Over the past two summers, I had the privilege of pursuing my Montessori training. After a summer of virtual training due to COVID-19, this past June I eagerly loaded my Siberian husky into my Subaru Outback and headed to Montessori Northwest in Portland, Oregon. Despite the relentless 115° summer, I had a life-changing time. With full support and endless encouragement from The Children’s House community, I was able to successfully achieve my birth to 3 year old Montessori certification. My experience at training was nothing short of transformative. Not only did it solidify the importance of the first three years of a child’s life, it taught me how to be a different version of myself; a version that is aware that my actions and attitudes, no matter how insignificant they may seem, have an impact on the little humans around me. I now walk into the environment every morning completely aware of the magnitude of my job, which is not to directly teach the children, but to support and trust them as they take in everything around them. In a world where it can sometimes be hard to have faith, how beautiful it is to be surrounded by these little people who express nothing but positivity, passion and desire. I believe everyone could benefit from seeing the world through the eyes of a child and I am forever grateful for my experience at training which allowed me to do just that. This deep respect and appreciation for the child is what makes Montessori philosophy and The Children’s House so special - two things I will always hold dear to me.
Why do Montessori schools use the term “guide” instead of “teacher” and how is a guide’s role different from what may be expected of a traditional teacher? Word choice matters and helps all of us in the role of guide stay true to our training and the children’s needs. One definition of “to teach” is “to impart knowledge,” whereas “to guide” can be defined as “to show the way.” From the child’s perspective, a difference between approaches may be perceived as either being given all the answers or being shown how to find your own.
Whether we trained to become a Nido, YCC, Primary, Elementary or Adolescent guide, we were all imbued with the same fundamental Montessori principles: an unconditional love and respect for each child and their individual development, an understanding of how to create a prepared environment to foster this development and a commitment to our own lifelong learning and growth in order to optimally serve each child in our care.
The guide embraces wholeheartedly all aspects of each child who comes our way. Our task is to nurture the natural development of the whole child: socially, emotionally, physically, and cognitively. We set aside preconceived notions of who they should be and open our hearts to the possibilities that unfold before us. Valuing the children’s unique rhythms, work patterns, and senses of time allows them to do their great work of self-construction at their own pace and in their own way. When we communicate to them that they are loved for all of who they are, they can freely pursue those interests that meet their needs and create the person they are meant to be.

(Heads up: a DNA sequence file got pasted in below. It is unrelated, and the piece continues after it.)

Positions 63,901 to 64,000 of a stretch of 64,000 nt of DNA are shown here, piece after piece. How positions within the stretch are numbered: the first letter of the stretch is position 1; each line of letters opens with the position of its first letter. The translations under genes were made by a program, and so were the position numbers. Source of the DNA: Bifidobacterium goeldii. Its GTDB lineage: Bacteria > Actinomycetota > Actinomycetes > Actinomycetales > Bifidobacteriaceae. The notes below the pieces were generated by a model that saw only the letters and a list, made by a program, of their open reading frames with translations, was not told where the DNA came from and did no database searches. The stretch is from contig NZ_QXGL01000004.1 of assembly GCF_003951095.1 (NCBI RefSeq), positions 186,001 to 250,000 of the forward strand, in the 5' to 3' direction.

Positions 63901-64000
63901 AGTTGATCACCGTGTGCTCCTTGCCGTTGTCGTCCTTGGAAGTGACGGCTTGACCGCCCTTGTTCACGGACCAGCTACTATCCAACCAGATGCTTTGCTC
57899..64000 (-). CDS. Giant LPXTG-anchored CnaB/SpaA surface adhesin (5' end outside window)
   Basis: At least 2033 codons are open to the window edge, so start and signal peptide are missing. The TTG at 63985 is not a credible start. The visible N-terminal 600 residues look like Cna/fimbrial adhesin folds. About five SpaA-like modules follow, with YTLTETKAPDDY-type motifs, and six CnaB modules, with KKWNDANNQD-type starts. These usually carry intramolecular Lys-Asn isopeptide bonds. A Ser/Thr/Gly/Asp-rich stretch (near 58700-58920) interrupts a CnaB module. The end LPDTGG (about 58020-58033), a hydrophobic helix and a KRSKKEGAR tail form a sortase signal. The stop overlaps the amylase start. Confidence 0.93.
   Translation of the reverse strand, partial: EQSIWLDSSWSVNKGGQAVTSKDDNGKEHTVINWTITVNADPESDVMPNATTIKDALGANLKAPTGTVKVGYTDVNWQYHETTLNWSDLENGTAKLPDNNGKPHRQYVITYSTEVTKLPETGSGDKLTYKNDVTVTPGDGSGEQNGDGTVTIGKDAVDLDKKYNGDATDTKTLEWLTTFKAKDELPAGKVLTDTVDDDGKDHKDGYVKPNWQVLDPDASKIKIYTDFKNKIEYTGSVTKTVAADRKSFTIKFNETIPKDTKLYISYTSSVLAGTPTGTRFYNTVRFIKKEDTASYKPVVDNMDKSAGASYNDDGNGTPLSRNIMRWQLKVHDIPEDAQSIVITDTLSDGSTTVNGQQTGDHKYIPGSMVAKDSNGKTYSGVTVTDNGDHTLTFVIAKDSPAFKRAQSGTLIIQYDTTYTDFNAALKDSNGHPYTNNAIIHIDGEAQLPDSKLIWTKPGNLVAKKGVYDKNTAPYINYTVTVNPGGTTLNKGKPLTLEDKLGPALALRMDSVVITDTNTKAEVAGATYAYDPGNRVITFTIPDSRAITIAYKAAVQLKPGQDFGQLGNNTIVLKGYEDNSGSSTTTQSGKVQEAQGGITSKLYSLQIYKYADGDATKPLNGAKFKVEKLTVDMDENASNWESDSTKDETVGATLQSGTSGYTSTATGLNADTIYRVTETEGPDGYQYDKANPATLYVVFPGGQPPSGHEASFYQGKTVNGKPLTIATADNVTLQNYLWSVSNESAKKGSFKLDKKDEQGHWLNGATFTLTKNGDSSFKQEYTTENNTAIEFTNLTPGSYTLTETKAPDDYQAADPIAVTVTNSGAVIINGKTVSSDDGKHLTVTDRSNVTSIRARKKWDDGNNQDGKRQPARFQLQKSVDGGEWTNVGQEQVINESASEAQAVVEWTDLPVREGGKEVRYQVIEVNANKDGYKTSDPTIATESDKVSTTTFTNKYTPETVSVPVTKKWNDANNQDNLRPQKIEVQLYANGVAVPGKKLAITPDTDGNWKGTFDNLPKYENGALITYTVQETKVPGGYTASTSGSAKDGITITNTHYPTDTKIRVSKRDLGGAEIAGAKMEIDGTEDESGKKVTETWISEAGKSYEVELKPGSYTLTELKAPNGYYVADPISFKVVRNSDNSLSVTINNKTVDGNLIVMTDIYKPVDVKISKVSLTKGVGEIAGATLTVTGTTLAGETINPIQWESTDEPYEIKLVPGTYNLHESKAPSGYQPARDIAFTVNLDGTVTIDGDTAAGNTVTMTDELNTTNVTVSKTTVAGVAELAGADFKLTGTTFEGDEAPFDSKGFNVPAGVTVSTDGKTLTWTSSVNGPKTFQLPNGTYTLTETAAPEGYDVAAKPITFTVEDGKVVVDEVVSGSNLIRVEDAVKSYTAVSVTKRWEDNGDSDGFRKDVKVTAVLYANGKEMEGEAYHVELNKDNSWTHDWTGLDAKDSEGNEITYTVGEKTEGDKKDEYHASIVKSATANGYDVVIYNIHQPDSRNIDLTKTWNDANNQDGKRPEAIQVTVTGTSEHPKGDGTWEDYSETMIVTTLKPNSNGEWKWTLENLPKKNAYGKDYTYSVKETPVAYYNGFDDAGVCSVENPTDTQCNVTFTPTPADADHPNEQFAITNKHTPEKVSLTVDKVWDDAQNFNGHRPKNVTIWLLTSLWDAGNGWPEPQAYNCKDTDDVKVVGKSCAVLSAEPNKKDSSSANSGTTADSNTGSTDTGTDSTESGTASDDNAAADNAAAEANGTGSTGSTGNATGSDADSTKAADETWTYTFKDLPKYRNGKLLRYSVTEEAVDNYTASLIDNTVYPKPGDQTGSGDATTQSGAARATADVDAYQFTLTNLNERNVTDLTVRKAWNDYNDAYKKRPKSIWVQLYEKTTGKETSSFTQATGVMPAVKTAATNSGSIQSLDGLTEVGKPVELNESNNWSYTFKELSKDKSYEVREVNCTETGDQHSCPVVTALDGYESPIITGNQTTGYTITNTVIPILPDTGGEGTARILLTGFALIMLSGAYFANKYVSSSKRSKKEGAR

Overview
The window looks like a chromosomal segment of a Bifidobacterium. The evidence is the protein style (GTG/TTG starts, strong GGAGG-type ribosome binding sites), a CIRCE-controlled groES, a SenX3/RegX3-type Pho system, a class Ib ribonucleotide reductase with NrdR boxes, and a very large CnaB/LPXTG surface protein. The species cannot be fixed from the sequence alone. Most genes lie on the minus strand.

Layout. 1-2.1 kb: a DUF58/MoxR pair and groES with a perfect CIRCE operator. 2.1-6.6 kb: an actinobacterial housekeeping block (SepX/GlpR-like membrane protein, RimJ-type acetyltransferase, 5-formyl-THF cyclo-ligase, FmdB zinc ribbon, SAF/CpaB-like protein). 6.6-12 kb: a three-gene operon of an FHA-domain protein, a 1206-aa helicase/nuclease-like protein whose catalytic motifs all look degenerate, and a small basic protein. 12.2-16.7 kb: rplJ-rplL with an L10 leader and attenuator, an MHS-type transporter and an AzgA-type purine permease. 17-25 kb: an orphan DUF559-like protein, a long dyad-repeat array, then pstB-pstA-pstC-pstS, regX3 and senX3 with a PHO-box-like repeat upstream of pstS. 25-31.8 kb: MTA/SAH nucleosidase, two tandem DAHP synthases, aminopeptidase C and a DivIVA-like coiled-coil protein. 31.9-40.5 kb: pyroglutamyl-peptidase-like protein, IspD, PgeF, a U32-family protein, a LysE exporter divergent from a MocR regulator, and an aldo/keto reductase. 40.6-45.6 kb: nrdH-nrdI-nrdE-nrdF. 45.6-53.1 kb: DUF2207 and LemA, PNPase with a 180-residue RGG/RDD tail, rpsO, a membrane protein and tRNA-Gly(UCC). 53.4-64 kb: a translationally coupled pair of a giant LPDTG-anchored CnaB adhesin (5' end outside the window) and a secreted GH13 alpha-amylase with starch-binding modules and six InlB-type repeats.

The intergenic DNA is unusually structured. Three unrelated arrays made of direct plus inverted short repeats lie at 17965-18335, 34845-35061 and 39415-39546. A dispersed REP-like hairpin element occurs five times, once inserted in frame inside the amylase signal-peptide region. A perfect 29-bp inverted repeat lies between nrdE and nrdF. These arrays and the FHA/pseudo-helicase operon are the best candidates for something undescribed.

Our love for them and respect for their unique development require that we provide an optimal environment in which they can grow. Whether the activity is rolling over, climbing stairs, tying shoes, counting to 1,000, researching a favorite animal, cubing a trinomial, or planning an out-of-state trip to a historical site, the role of the guide is to provide the necessary materials for the children to achieve their goals. As the children progress through the prepared environments, a continuity of materials and philosophy exists. Just as the furniture gradually gets larger to fit the growing bodies, the materials change, or their uses are modified to meet the children’s social, emotional, physical, and intellectual needs. The fine motor and spatial skills mastered with the trinomial cube in Primary evolve into an exploration of the concrete representation and then to an abstract understanding of how to cube (a + b + c) in Elementary. Another common thread from Nido to Adolescent is the care of the environment. With guidance, the children care for the materials and each other, thus creating a community in which all resources and members are valued.
For guides to “show the way” to each unique individual we serve, we have committed ourselves to a life of learning and growing. We meet each child where they are and strive to provide what they need to reach their potential. Different children need different things at each stage of development, and the guide must continuously learn how best to meet those needs. Whether a YCC child shows a need for more focused gross motor development or an Elementary child requires a different approach to strengthen fine motor skills, the guide observes, assesses, adapts and/or seeks assistance to ensure these children receive the necessary support. This lifelong learning also enables the guide to inspire the children, either directly or by example, to pursue areas of learning that spark their interest.
Thus, the distinction between teaching and guiding is one that recognizes that learning is the child’s work. Our unabiding love of children and respect for their individual development, achieved through purposeful activity, coupled with an acknowledgment that learning is essential throughout one’s life, allows the guide to spread seeds of inspiration and provide a safe, loving environment in which the whole child can grow.
“The secret of good teaching is to regard the child’s intelligence as a fertile field in which seeds may be sown, to grow under the heat of flaming imagination.”
-Dr. Maria Montessori
To Educate the Human Potential, p. 51